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Christmas Gifts for Children of All Abilities, by Jane Stanley

Some kids are easy to shop for. They have their wish lists all made out and ready by Thanksgiving and there are stars next to the items that they would particularly like. They are consistent and forthcoming about their likes and dislikes, and when Christmas or their birthday comes around, you know exactly what will make them gasp with delight. Some kids are… well, not like that. There have been years when I scrolled Amazon for hours before I found a gift that would even have a chance of making my disabled son happy. It shouldn’t surprise me as much as it does, I suppose, but many of the common toys and gifts available just don’t fit his needs. There have been years when I considered wrapping up a banana because that was the only thing that I could think of that would make him unequivocally happy! I have gradually started thinking outside of the box, realizing that while they may not fit my traditional idea of a child’s Christmas present, there are still many gifts that can bring him joy.


In the spirit of spreading Christmas cheer, I’d like to share some of the “off the beaten path” gifts that have been winners for our child who is difficult to shop for. There are many lists available for sensory items or gifts aimed at specific needs, so I’m not including those here. These are simply some gifts that have been enjoyed in our little corner of the world.


1. A personalized photo book

This was such a hit with my son, and I think it would appeal to many different ages. I chose the simple route of grabbing the least bad photos of our family from the past year and scattering them randomly in the book, but I have seen parents get very creative and make a story featuring their child. You could also create a personalized ABC book with items or people from your child’s life. What made this book particularly special to my super-outgoing son was that I overcame my social anxiety for a brief second and asked his teachers and therapists for photos to include in the book. He loved it so much that it is now an annual gift.


2. A blanket featuring your child’s favorite thing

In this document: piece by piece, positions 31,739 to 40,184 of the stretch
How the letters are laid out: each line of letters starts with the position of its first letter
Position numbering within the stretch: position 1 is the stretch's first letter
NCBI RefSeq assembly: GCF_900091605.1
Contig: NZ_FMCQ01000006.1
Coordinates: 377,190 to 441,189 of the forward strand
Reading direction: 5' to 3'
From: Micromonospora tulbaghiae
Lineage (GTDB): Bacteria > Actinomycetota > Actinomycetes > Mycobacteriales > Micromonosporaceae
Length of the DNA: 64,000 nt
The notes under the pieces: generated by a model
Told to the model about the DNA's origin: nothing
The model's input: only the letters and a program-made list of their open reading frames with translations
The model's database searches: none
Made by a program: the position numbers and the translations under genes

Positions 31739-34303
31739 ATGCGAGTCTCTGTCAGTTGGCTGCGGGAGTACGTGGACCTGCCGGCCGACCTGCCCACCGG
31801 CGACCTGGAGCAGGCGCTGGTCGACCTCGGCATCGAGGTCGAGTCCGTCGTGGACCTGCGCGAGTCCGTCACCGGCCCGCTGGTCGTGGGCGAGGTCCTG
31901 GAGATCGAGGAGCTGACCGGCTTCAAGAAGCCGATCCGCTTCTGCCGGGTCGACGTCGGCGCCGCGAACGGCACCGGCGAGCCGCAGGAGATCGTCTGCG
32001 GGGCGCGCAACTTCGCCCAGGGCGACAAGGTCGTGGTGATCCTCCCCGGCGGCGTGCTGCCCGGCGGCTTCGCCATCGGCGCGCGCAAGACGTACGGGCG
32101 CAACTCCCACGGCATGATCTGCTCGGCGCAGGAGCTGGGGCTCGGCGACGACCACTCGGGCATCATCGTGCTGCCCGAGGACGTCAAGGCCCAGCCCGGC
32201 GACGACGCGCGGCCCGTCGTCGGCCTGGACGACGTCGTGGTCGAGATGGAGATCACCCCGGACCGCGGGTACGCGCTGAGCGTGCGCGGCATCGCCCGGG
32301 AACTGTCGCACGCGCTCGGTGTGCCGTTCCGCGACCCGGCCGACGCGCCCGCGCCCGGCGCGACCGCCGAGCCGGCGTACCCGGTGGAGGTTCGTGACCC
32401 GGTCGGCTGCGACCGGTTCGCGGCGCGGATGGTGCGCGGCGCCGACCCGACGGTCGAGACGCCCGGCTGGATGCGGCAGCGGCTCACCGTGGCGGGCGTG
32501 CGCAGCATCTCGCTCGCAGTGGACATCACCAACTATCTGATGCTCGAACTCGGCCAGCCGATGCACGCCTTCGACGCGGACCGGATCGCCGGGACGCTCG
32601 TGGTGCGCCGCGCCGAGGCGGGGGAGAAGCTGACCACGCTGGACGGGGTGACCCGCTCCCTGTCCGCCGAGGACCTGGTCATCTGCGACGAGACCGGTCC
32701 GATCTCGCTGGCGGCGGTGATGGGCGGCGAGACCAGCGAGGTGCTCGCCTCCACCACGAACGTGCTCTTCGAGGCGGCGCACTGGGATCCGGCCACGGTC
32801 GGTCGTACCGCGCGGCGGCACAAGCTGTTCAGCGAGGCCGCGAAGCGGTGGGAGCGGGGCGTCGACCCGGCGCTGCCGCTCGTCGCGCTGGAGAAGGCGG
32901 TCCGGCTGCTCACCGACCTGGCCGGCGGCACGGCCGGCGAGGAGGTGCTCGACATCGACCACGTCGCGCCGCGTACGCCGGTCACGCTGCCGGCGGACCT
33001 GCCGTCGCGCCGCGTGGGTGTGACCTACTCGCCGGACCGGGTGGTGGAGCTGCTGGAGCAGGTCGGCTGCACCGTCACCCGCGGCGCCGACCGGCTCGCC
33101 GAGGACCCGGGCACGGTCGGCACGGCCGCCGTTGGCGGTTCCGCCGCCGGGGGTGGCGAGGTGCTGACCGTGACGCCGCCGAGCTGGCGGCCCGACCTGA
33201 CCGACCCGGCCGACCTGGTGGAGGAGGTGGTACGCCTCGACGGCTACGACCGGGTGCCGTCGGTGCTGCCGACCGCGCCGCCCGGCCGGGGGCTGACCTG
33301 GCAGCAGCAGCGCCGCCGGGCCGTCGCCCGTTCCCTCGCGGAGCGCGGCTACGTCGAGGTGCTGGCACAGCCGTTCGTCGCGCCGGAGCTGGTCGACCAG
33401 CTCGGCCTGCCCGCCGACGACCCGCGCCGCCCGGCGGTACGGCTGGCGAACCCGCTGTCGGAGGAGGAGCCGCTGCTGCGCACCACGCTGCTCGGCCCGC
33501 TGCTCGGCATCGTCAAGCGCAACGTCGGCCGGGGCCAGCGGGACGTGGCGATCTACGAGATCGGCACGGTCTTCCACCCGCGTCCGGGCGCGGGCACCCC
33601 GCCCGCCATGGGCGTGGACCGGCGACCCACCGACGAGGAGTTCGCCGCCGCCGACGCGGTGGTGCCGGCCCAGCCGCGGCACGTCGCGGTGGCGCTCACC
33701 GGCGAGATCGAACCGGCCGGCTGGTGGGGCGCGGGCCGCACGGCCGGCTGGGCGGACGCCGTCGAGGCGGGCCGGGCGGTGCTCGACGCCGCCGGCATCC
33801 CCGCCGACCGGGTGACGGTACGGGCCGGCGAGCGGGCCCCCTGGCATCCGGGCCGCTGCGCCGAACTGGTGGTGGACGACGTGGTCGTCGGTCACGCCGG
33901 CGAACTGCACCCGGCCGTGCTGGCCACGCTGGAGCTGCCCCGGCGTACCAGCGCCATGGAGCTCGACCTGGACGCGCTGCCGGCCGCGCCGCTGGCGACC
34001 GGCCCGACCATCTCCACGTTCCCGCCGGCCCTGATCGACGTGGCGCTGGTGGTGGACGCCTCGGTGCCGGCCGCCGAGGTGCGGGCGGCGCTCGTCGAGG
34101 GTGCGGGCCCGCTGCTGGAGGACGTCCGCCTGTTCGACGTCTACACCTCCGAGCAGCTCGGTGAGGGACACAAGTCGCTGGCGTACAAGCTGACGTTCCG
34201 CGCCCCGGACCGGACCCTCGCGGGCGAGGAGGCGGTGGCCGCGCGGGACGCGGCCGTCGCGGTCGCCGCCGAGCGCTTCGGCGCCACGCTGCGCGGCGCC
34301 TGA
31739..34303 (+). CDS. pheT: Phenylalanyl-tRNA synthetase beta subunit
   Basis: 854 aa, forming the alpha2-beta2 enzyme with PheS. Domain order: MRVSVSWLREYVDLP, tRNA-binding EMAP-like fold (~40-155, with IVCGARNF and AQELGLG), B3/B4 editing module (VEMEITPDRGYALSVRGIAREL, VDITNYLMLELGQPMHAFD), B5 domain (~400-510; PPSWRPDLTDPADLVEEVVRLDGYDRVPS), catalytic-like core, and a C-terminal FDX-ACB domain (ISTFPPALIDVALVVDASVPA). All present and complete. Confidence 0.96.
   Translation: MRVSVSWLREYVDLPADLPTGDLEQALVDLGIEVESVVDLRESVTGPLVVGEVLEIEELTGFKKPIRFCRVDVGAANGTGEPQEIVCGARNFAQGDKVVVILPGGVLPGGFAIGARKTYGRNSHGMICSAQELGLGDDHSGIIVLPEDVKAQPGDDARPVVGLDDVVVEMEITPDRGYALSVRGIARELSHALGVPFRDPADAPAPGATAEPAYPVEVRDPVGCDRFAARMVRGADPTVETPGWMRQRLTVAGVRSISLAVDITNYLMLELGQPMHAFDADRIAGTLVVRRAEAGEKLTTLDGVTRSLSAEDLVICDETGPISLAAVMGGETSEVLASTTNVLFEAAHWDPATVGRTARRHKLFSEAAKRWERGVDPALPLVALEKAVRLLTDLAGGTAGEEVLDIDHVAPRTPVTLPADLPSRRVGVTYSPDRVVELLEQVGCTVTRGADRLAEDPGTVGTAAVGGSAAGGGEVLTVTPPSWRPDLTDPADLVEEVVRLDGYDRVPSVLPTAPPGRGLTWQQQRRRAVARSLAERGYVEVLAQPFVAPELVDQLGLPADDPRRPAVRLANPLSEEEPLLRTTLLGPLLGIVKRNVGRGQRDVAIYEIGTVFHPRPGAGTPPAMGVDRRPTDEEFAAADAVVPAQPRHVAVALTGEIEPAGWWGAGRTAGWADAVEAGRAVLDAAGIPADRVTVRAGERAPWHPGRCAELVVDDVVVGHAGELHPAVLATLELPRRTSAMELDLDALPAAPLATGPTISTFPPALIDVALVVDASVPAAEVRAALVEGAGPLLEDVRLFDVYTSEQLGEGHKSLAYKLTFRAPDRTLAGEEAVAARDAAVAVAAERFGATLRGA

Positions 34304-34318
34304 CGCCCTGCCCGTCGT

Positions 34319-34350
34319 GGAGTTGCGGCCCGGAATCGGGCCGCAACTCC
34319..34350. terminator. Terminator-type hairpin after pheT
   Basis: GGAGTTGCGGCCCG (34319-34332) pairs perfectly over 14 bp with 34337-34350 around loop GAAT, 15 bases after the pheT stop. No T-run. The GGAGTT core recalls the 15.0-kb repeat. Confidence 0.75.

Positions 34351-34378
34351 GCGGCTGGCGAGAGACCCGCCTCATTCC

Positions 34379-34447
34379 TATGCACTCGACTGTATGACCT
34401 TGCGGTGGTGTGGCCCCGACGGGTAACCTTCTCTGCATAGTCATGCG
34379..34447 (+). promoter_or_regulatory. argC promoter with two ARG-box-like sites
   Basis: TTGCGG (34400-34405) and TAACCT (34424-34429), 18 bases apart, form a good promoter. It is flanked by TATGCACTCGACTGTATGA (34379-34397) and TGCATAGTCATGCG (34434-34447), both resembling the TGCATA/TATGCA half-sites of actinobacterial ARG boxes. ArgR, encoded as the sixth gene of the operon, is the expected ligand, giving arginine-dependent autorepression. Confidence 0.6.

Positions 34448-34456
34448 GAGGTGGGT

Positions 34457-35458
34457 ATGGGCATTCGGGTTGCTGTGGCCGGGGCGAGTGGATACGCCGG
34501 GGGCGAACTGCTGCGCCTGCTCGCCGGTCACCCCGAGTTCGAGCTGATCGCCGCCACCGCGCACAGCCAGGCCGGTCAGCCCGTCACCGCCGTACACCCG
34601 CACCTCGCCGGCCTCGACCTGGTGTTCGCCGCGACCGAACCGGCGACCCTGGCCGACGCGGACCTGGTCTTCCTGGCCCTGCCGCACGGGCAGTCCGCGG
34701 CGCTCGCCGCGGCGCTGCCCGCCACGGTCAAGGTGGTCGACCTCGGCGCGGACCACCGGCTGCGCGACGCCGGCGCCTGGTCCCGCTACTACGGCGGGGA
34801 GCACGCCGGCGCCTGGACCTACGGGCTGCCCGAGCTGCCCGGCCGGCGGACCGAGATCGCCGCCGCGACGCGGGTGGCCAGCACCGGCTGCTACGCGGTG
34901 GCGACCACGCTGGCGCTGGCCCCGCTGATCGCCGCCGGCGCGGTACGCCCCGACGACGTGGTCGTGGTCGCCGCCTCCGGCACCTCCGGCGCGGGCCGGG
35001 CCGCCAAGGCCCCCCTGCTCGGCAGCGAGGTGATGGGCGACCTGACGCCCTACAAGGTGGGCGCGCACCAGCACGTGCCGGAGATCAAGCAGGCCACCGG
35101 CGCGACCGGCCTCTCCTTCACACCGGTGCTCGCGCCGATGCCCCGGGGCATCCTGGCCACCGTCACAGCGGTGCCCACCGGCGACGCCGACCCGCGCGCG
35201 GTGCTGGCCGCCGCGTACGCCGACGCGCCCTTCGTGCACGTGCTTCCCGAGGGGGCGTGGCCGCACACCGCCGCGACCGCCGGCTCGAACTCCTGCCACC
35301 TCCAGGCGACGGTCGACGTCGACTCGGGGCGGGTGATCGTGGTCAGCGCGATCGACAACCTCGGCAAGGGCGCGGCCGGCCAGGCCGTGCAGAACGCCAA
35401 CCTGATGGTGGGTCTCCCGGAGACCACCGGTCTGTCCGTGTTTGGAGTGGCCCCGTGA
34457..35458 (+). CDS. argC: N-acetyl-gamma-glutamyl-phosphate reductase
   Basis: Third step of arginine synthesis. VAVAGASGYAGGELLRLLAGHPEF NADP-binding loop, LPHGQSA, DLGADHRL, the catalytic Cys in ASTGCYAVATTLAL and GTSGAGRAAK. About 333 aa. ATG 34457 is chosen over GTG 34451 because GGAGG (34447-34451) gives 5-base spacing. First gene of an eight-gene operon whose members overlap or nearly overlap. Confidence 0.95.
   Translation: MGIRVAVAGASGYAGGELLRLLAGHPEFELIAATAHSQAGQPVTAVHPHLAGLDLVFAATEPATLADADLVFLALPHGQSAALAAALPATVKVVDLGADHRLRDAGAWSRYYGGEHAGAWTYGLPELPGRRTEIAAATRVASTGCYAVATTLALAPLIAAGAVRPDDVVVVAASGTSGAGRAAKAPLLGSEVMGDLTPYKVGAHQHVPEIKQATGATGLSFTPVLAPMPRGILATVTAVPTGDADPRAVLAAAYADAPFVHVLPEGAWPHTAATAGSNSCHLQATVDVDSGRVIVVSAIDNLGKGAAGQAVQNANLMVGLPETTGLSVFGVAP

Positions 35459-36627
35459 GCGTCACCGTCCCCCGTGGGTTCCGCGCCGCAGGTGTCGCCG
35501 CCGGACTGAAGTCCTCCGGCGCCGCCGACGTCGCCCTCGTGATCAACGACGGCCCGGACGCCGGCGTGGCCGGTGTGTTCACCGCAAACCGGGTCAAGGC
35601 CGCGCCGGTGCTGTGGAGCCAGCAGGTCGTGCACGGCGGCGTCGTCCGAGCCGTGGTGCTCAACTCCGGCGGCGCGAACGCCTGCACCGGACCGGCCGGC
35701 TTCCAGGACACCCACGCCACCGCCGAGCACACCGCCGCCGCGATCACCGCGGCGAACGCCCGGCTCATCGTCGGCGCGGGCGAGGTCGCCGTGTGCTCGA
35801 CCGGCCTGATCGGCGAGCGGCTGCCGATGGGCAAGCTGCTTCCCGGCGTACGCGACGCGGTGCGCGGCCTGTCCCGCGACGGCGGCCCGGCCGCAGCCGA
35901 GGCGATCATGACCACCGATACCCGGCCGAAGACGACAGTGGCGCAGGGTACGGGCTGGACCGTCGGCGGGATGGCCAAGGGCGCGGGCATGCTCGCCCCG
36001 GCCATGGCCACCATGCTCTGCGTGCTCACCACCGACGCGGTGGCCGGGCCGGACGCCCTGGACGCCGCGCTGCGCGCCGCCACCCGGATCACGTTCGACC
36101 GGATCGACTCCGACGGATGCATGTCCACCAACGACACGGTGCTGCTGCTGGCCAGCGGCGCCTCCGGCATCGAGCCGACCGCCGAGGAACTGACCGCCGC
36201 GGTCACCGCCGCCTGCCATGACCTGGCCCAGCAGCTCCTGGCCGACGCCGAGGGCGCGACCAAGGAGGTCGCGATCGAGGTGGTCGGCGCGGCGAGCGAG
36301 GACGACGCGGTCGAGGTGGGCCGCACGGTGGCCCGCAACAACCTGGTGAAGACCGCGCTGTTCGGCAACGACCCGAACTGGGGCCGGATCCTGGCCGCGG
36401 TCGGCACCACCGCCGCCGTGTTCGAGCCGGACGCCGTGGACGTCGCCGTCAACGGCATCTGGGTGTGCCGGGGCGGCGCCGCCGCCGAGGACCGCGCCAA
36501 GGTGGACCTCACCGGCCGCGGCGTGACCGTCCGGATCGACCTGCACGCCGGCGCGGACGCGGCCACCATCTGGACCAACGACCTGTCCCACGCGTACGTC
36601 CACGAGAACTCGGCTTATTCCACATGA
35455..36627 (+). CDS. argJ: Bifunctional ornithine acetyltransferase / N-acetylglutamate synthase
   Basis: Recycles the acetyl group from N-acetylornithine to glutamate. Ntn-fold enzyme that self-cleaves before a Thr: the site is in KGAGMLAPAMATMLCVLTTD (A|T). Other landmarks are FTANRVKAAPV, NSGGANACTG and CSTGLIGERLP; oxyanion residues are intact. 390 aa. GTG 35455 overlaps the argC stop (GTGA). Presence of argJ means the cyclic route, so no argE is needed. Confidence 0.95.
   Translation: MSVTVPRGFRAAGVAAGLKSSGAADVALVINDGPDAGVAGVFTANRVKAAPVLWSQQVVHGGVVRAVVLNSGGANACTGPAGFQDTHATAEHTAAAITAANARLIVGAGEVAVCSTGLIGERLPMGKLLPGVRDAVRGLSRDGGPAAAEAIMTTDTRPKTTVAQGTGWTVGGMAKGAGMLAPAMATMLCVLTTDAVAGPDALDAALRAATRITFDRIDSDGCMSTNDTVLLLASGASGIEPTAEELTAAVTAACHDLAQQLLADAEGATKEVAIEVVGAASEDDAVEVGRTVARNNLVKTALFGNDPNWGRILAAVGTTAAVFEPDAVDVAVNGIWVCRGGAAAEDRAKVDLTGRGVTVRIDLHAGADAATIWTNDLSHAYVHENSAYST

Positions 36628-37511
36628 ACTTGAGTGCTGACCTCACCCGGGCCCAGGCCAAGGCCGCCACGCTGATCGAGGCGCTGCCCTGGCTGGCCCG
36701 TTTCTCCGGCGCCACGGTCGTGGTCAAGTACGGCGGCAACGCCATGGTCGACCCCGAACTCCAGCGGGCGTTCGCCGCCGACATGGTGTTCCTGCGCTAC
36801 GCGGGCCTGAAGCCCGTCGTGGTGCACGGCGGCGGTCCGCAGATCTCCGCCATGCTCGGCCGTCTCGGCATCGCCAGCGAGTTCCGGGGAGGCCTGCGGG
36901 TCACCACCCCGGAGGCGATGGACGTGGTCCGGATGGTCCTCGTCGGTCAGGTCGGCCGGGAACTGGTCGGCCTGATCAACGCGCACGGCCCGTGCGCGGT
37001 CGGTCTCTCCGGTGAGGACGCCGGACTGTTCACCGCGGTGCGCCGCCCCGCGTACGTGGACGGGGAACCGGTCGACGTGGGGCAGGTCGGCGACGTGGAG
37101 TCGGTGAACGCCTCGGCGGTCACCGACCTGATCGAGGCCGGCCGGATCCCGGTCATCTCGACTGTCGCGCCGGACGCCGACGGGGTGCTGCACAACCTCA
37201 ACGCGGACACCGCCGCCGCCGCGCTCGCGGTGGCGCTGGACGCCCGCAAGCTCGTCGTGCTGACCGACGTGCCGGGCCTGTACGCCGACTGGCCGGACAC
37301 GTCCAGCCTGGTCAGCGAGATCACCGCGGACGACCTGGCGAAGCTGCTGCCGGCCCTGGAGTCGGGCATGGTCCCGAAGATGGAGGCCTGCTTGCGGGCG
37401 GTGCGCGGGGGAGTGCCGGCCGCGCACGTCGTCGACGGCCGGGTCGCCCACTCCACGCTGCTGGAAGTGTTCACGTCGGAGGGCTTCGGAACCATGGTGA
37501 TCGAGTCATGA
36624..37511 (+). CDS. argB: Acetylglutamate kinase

My kid loves to be cozy. He loves snuggling and super soft things. For a long time, I thought of a blanket as a cheater gift. Maybe it was something you gave to your cousin or somebody that you didn’t know very well, but it just didn’t seem special enough to gift to your own child unless you made it yourself or something. I was wrong! Apparently nothing makes my child happier than a super-soft blanket featuring his current favorite thing (astronauts? zebras? bananas?). Thanks to the wonders of the internet, I am confident that you can find a blanket with just the right thing. This same idea could be applied to a lot of different items. Perhaps your child would enjoy some wall decor, clothes, a pillowcase, or a backpack clip featuring their special interest.


3. A page a day calendar

The beauty of this gift is that it lasts all year! My son loves routine, but it always needs a balance of variety to prevent it from getting stale. This past year, I got a page-a-day calendar for myself featuring various scenes from nature. By the second week of January, I had forgotten about it, but my son had not. Every single morning he flips the page, announces the date, and chats about the picture. I feel like it’s a mini OT and speech session all in one. I wish there were more of these available aimed at kids, but some that I have found feature Disney scenes, baby animals, Sandra Boynton cartoons, and jokes.


4. Combat rosary

Many different rosaries bit the dust during my son’s prayers before I finally thought to try a combat rosary. Meant to be indestructible, these allow my son to fully participate in family prayer time. I think he would also really enjoy illustrated rosary cards.


5. A magazine subscription

My kids love receiving mail, and this is another one of those gifts that just keeps on giving throughout the whole year. I love that my son gets a happy little surprise once a month. You might need to search a little for a magazine that fits your child’s particular interests. My son does best with simple, uncluttered pages and has enjoyed Click, Chirp, Ranger Rick Jr. and Babybug in the past.


6. Games that encourage all of my kids to play together

My kids have great imaginations and a variety of interests, but sometimes I find that I need to specifically encourage them to find ways to include my disabled son. He has difficulty entering into their pretend play and doesn’t have as strong of an interest in playing with toys. I’ve had a lot of luck in encouraging sibling play with board games! It works for my son because there are specific rules to follow and objectives to achieve. There are so many awesome games out there, but ones that we have enjoyed include Crocodile Hop, Eye Found It, Chutes and Ladders, Ker Plunk!, Zingo, Pop Up Pirate, Elefun, and Shopping List. All of these are relatively sturdy and have been fun for kids with a variety of interests and abilities.


7. Penguin Popper

I almost didn’t include this. It seems so trivial, I know. But this has honestly brought more giggles and entertainment to my home than almost any other gift in our family’s history. It’s just as simple as it looks: you squeeze the penguin (or dinosaur or reindeer or…) and eventually the ball pops out. It’s an extremely satisfying pop and half of the fun is chasing the little (but not too little!) ball all over the room. It requires a bit of hand strength, but my son had just as much fun squeezing it over my hands before he was able to do it independantly. Don’t be surprised if this humble stocking stuffer steals the show!


Jane Stanley is a wife and a mother to five children. She reads, writes, and homeschools in Central Virginia.

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